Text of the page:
NCAA

Former Penn State guard transferred after head coach Pat Chambers made 'noose' comment

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Former Penn State guard transferred after head coach Pat Chambers made 'noose' comment

During his freshman year as a member of the Penn State men’s basketball team, guard Rasir Bolton says he was subject to “subtle repercussions” after reporting an incident in which head coach Pat Chambers said he wanted to “loosen the noose that’s around your neck.”

Now playing for Iowa State, Bolton claims that he went to the school after Chambers made the comment but never received an apology from him. He added that his family didn’t hear back from Penn State’s Integrity Office for six months while in the meantime being provided with a psychologist who wanted to teach him “ways to deal with Coach Chambers’ personality type.”

“A noose; symbolic of lynching, defined as one of the most powerful symbols directed at African Americans invoking the history of lynching, slavery and racial terrorism,” Bolton wrote on Twitter. “Due to other interactions with Coach, I knew this was no slip of the tongue.”

Bolton, who's originally from Petersburg, Virginia, and attended Massanutten Academy for high school, played 32 games for the Nittany Lions in 2018-19, averaging 11.6 points per game with nine starts. However, he says teammates informed him he couldn’t be trusted because he wasn’t “all in” on the program.

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“I didn’t realize that word would hurt him, and I am truly, truly sorry for that,” Chambers told The Undefeated in a story published Monday.

Four days prior to the interaction with Bolton, Chambers was suspended one game for pushing freshman guard Myles Dread in the chest during a timeout. Penn State finished 14-18 that season before turning things around with a 21-10 record this year.

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Maryland's Big Ten title hopes go through Iowa as star Luka Garza to return for senior season

Maryland's Big Ten title hopes go through Iowa as star Luka Garza to return for senior season

The Maryland Terrapins men's basketball program clinched a share of the Big Ten regular-season title this past season, the first time the team has accomplished the feat since joining the conference in 2014.

However, the task to repeat as conference champions became a lot more difficult on Sunday, as Iowa star Luka Garza announced his intention to return to the Hawkeyes for his senior season.

The center announced his decision on Twitter on Sunday, posting a highlight video announcing his return.

Garza, the Big Ten Player of the Year a season ago, averaged 23.9 points and 9.8 rebounds for the Hawkeyes. With the 6-foot-11 center returning to Iowa, the Hawkeyes are certainly the team to beat in the conference entering the season.

The Terps already had an uphill battle to repeat as Big Ten champs, as the team's two best players from a season ago are no longer with the team. Point guard Anthony Cowan graduated from the university after a stellar four-year career, while sophomore center Jalen Smith decided to forego his final two seasons and enter the NBA Draft.

"I'm very excited to be back with my teammates and look towards winning a National Championship, winning a Big Ten championship," Garza said. "We have big goals in mind."

The news is tough for Maryland fans, as Garza is one of the many players in recent years that played their high school ball in the DMV before heading to college elsewhere. Garza, who played his high school basketball at the Maret School in Washington, D.C. just nine miles south from College Park, was never offered a scholarship by Terps head coach Mark Turgeon.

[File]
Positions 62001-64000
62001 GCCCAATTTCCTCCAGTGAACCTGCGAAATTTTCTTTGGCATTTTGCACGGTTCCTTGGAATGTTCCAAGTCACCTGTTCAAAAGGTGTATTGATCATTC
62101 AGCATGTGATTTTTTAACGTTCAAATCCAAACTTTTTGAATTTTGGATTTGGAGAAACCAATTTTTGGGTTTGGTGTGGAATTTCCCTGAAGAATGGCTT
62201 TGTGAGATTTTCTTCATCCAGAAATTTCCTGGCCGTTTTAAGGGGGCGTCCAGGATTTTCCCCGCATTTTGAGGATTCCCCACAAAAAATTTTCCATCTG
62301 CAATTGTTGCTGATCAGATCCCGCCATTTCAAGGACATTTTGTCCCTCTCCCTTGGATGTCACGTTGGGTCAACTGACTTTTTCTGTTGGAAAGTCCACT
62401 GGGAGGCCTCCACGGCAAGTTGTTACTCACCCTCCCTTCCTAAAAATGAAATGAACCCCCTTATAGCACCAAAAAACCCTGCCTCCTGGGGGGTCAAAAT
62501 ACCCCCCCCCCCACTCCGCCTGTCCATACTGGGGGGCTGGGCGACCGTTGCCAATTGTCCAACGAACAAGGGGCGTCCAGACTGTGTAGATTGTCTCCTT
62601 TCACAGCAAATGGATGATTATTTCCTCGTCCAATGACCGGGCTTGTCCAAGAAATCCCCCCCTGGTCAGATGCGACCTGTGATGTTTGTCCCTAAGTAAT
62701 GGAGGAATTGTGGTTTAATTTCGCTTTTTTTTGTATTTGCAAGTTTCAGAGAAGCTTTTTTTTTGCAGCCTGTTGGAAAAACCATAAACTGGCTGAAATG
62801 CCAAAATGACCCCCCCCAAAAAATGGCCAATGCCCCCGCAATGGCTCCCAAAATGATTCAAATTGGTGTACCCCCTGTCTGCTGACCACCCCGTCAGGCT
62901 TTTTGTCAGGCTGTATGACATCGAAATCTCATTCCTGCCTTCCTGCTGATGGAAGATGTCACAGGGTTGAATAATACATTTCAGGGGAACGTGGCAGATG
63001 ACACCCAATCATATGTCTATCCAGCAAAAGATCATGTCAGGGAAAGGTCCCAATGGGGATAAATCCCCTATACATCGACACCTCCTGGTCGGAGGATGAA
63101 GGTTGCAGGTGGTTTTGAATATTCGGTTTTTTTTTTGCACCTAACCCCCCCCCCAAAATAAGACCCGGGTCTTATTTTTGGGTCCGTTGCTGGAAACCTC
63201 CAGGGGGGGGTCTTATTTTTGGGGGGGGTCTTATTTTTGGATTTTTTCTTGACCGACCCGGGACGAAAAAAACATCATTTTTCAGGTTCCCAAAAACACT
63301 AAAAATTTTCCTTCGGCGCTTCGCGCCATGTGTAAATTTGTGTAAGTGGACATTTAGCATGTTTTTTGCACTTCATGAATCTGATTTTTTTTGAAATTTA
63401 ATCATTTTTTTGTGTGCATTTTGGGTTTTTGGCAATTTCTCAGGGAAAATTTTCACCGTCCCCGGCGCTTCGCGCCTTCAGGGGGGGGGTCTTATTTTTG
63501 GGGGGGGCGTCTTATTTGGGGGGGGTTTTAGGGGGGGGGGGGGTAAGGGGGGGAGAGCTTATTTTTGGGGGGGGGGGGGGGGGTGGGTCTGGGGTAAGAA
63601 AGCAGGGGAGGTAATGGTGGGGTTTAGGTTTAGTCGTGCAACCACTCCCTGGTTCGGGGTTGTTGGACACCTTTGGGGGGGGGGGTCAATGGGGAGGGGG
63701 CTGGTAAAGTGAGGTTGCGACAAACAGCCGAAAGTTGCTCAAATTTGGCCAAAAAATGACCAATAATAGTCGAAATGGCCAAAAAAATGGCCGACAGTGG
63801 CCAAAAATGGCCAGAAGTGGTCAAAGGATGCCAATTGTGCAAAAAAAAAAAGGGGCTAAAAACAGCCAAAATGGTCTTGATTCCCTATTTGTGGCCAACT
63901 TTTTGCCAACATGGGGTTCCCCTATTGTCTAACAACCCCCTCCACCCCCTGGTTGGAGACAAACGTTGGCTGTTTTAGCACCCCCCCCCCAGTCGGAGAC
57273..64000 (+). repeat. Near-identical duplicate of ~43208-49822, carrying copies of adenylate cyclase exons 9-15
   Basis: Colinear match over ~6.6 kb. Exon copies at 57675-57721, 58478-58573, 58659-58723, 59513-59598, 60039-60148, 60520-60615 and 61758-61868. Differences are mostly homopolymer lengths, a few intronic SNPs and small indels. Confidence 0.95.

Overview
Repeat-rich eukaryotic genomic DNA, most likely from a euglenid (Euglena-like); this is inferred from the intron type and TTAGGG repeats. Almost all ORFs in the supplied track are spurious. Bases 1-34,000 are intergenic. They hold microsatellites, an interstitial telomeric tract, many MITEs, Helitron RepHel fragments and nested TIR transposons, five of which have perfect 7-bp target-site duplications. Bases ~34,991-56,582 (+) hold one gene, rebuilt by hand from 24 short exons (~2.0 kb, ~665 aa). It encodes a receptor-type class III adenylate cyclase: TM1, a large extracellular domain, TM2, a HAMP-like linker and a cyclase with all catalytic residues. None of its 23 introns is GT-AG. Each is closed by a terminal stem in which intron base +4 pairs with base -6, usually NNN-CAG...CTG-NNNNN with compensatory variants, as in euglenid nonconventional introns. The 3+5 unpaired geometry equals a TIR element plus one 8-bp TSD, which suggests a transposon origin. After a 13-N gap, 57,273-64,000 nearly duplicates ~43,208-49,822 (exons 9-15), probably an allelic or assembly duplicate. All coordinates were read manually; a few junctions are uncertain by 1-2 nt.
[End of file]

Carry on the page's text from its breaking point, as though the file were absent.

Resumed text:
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Report: Pac-12 players threaten to sit out entire 2020 season citing safety, racial injustice concerns

Report: Pac-12 players threaten to sit out entire 2020 season citing safety, racial injustice concerns

Pac-12 football players are preparing to opt-out of the 2020 season in the event that the league doesn't address a list of concerns about racial injustice, the ongoing coronavirus pandemic, and other demands. 

According to ESPN, the group's goal is to "obtain a written contract with the PAC-12 that legally ensures we are offered the following protections and benefits."

The complete list of protections and benefits was not made public, however, it's been reported that "safe play amid the pandemic, fighting racial injustice, securing economic rights and fair compensation, protecting all sports and obtaining long-term health insurance," are a few of them. 

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The Pac-12 issued a statement Saturday stating that it has yet to hear from the group — the players plan to make a public "statement of unity" and a full list of their demands as early as Sunday through traditional and social media. 

"Neither the Conference nor our university athletics departments have been contacted by this group regarding these topics," a Pac-12 statement said. "We support our student-athletes using their voice and have regular communications with our student-athletes at many different levels on a range of topics. As we have clearly stated with respect to our fall competition plans, we are, and always will be, directed by medical experts, with the health, safety and well being of our student athletes, coaches and staff always the first priority. We have made it clear that any student athlete who chooses not to return to competition for health or safety reasons will have their scholarship protected."

The Pac-12 announced its 10-game, conference-only schedule for the 2020 season on Friday.

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